Certified air/ground radio service (CA/GRS) at Ballina/Byron Gateway aerodrome contributing to frequency congestion.
Multiple reporters contacted the ATSB with concerns that the CA/GRS has contributed to the increased frequency congestion at and around Ballina.
The reporters believe that the CA/GRS was introduced with the primary purpose of enhancing the safety of regular passenger transport (RPT) operations by providing relevant traffic information, and that the benefits of CA/GRS was for pilots to receive traffic information in specific terms for their flight, which enhances their ability to see and avoid potentially conflicting traffic. However, the reporters believe that CA/GRS operators at Ballina (Ballina Radio) routinely unnecessarily overuse the radio, passing traffic to every aircraft (and vehicle) that calls on the Ballina CTAF, which often results in over transmission of aircraft calls at Ballina, Lismore and Casino. Multiple examples were provided.
The reporters acknowledge that pilots of large RPT aircraft have an increased workload and enhanced responsibility to their passengers to ensure safety at non-controlled aerodromes. High movement volumes of general aviation and recreational aircraft can increase the risk of an airborne collision by increasing likelihood through exposure, and it is acknowledged that the CA/GRS concept appears as a risk mitigation in theory; however, in practice this becomes untrue.
One reporter acknowledged that some pilots also often relay irrelevant information on the CTAF, which contributes to the over transmissions, and there is a general lack of appropriate radio use and terminology that contributes to the frequency congestion.
The reporters state that the current CA/GRS paradigm is that all known traffic is provided to all aircraft individually as they make first contact either on taxi or inbound. This is in contrast to the controlled airspace paradigm where only traffic applicable to the flight route that requires visual acquisition by the pilot is passed. The former can result in significant transmission time to pass the details of aircraft call sign, aircraft type, position, level and intentions for each piece of traffic within 10 NM. Frequency congestion is further increased as this information is repeated as each aircraft makes first contact. After traffic information is received, pilots continue to make normal broadcasts and conduct mutual de-confliction.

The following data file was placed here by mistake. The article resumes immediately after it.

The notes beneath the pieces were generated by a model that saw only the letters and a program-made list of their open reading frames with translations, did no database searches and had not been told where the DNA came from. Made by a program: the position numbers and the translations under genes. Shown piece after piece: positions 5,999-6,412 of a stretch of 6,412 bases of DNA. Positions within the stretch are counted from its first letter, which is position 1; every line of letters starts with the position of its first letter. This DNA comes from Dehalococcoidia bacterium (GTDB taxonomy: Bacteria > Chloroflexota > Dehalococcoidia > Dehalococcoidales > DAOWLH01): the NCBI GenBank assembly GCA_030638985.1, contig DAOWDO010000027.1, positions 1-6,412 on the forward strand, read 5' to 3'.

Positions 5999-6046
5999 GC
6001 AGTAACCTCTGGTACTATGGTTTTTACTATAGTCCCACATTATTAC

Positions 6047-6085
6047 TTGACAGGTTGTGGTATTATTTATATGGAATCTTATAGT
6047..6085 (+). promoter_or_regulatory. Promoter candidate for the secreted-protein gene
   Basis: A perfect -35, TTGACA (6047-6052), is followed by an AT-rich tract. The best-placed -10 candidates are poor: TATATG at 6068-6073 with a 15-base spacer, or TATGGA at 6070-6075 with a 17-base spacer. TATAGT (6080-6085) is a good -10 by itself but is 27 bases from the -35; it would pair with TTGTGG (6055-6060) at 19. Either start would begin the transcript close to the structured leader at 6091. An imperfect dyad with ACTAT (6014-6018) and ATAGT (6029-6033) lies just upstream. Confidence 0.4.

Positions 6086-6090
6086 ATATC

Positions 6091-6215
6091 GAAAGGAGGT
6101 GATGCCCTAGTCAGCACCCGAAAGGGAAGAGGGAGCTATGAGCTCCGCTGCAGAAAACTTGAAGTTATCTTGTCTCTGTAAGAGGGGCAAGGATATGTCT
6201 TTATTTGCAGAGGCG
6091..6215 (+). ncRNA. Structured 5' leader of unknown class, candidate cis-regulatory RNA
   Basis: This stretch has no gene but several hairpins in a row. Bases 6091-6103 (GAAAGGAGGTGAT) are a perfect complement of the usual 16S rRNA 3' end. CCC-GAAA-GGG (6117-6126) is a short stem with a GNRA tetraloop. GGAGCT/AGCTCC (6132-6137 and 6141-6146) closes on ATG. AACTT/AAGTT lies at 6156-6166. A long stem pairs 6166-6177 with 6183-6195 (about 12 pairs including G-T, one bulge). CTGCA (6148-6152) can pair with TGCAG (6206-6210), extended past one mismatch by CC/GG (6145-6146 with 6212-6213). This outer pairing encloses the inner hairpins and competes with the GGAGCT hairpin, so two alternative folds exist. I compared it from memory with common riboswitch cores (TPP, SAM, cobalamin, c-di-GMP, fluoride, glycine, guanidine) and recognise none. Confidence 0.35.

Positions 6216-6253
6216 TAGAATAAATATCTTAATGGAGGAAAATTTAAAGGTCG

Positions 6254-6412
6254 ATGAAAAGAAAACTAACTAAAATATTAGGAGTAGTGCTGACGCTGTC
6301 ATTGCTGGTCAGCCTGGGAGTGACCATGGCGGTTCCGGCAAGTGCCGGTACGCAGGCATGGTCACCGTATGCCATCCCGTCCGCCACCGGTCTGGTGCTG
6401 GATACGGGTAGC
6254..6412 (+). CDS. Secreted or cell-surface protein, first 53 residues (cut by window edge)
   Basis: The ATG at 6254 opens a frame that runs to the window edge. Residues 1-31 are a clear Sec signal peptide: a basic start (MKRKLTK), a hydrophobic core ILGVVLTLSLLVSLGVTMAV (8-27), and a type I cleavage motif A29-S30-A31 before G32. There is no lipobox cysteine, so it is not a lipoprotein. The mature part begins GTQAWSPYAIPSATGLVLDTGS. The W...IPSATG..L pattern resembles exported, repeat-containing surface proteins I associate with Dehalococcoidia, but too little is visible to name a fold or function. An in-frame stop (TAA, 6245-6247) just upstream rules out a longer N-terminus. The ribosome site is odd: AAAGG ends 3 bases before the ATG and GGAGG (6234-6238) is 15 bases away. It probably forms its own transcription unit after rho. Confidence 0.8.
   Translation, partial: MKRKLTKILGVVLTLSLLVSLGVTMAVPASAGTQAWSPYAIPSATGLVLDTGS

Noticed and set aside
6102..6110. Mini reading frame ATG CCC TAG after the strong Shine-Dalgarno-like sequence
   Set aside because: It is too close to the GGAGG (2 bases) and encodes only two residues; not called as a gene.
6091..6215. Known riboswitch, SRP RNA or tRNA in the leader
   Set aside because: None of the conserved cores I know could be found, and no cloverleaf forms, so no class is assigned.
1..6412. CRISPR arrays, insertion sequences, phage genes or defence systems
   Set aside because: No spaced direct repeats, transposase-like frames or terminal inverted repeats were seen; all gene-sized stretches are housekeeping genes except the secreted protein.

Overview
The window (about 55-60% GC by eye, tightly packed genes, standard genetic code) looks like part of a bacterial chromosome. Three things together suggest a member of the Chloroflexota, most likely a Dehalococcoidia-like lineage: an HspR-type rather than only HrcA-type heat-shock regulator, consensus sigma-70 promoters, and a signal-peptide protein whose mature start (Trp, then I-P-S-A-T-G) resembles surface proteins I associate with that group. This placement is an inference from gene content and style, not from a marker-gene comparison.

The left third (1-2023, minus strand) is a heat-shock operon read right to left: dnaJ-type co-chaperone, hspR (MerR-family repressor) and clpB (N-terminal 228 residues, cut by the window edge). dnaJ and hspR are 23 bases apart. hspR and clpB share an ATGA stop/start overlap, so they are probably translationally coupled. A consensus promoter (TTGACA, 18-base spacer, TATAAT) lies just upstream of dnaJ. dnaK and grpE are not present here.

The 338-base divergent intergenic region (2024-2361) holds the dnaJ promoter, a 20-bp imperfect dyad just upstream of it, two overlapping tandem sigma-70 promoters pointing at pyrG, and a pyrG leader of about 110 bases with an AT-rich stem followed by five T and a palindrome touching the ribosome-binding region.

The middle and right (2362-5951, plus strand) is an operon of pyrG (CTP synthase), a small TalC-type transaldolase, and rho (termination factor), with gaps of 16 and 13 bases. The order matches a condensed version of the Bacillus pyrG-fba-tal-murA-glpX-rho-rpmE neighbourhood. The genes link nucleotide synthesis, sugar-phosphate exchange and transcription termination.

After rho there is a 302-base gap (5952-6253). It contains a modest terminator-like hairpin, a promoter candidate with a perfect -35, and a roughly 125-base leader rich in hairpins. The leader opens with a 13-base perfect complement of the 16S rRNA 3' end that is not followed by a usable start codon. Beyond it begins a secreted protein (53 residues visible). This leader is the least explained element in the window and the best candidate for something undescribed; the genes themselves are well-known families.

The aerodrome operator did not respond to the REPCON. However, the CA/GRS unit advised it is apparent that the issue is frequency congestion caused by four, at times, reasonably busy uncontrolled aerodromes being on the same CTAF, compounded by the location-dependant coverage that affects pilots in the CTAF being able to hear all radio calls.
The reporters have incorrectly suggested that the CA/GRS is the problem due to their lack of understanding of the overall aviation system in place in the area.
Part of the problem relates to the location and content of calls made by pilots. All pilots make different calls, some standard, others vague and non-specific that require detailed questioning.
CASA’s CAAP 166 defines the mandatory and suggested calls for pilots to make which if followed would eliminate many of the problems reported here.
CA/GRS concur that with four aerodromes on the one CTAF there are situations where available time to transmit is limited. In addition, CA/GRS and pilots cannot hear the pilot of an aircraft call on the ground at other locations, making an over-transmit situation unavoidable.
A retransmit facility would overcome the over transmissions to a large extent and allow pilots and CA/GRS to make timely transmissions during busy periods.
The OAR has undertaken a review to assess the claims made in the REPCON. The purpose of the review was to identify the issues affecting the stakeholders, the effectiveness and compliance with the mandatory radio broadcast requirements within the Ballina Broadcast Area, evaluate the impact the CA/GRS has on operations and explore alternative means of enhancing safety for airspace users.
The OAR has sought input from Airservices regarding some of the potential solutions to the issues raised by the stakeholders. The OAR will take steps accordingly to address the issues raised by the stakeholders upon receipt of that advice.
Airservices is proposing to introduce enhanced traffic services, in Class G airspace, through the provision of the Surveillance Flight Information Service (SFIS) at selected regional non-towered aerodromes across Australia.
The SFIS is the provision of traffic information to IFR/IFR, IFR/VFR, and VFR/VFR aircraft operating within a CASA declared broadcast area using the aerodrome’s discrete CTAF.
All aircraft operating in the aerodrome’s broadcast area will be required to comply with existing CTAF and Class G rules and recommendations. Aircraft will also be required to broadcast their intentions, to enable the SFIS controller to provide aircrew with an enhanced traffic service, improve situational awareness, and reduce cockpit workload when operating in close proximity, during busy times.
The target implementation date for Ballina, New South Wales and Mangalore, Victoria is 12 August 2021, subject to standard regulatory processes and approvals.
More information can be found at Surveillance Flight Information Service | Engage Airservices (airservicesaustralia.com)